• Endorphin Release: Exercise causes the brain to release endorphins, known as the “feel-good” hormone, which can naturally enhance mood.
  • Productivity: If getting out of bed and leaving the house makes it a “good day,” squeezing in a workout can make you feel even productive and proud.
  • Pain & Stiffness Reduction: Water aerobics and swimming can ease pain in those with MS, fibromyalgia, or osteoporosis—a mood booster in and of itself!
  • Family Bonding: If you’re planning to bring the entire family to the pool for a workout, being with one another can reduce stress and enhance your mood.
  • Boosted Confidence: Being in the pool, exercising, and improving health can also ignite self-esteem in those who struggle.

A single water aerobics session won’t automatically rid you of lingering depression, anxiety, or stress. But water aerobics can undoubtedly be a reliable stress relief tool after a long day at work. On top of triggering an endorphin release and a relieving sense of productivity, a tiring water workout can help you get more restful sleep at night.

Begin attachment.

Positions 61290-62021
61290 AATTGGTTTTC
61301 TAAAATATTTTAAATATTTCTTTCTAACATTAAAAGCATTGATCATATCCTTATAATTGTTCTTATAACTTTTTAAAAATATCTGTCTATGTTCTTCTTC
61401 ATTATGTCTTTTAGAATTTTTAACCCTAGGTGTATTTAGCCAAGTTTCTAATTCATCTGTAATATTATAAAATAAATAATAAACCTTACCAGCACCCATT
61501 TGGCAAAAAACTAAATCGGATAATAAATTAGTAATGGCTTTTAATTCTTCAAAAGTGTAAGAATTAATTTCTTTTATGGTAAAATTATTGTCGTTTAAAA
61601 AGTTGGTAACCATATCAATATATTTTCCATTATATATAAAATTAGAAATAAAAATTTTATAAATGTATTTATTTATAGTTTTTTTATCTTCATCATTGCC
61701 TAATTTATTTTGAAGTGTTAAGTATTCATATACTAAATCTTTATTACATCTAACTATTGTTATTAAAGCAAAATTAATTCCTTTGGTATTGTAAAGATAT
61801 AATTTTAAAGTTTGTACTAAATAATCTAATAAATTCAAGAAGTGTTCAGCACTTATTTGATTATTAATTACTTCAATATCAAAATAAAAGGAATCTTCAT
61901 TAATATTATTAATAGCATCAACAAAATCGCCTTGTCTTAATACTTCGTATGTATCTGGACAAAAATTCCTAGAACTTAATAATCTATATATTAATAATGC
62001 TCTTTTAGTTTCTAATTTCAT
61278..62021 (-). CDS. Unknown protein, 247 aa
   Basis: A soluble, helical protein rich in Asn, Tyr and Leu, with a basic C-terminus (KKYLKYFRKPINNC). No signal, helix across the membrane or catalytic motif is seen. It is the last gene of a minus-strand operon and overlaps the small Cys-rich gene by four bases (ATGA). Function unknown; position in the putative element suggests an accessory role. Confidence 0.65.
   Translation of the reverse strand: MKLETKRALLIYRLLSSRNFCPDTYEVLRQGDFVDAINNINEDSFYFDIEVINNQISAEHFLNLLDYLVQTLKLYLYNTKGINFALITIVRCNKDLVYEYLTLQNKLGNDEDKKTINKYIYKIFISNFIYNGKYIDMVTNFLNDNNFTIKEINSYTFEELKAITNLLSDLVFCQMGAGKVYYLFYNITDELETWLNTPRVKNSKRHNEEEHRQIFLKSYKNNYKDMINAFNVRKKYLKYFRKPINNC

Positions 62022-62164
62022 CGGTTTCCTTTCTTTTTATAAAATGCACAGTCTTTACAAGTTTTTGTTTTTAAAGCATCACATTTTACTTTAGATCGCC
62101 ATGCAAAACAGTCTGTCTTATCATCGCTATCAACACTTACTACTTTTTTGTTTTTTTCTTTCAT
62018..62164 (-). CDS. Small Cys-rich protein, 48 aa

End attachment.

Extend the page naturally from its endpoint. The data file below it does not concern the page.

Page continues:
Develop Greater Mobility & Better Range of Motion

The glaring trouble with improving physical health is that your own body limits you. For example, it’s hard to build chest strength if you can’t do a push-up or lift the barbell. This is where water aerobics takes the cake over nearly any other style of exercise: You can do things in the water that you can’t do on land!

These benefits stem from the “weightless” feeling of being in the water and fewer restrictions.

Take the case of an overweight person doing marches in the gym. By the time they reach the halfway point of repetition, they might feel unbalanced or lack the strength to continue driving the knee upward. This person will never reap the full core, range of motion, and glute benefits of finishing the entire rep—unless they bring their workout to the pool.

In this instance, the lack of gravity pulling the leg down (and buoyancy) can make a full march step that much easier. Regular water aerobics classes that include flexibility exercises and building a range of motion (doing the entire rep) can eventually bring their benefits outside of the pool. Whereas doing squats on land can be painful, practicing them in the pool can pose the same muscle and joint benefits.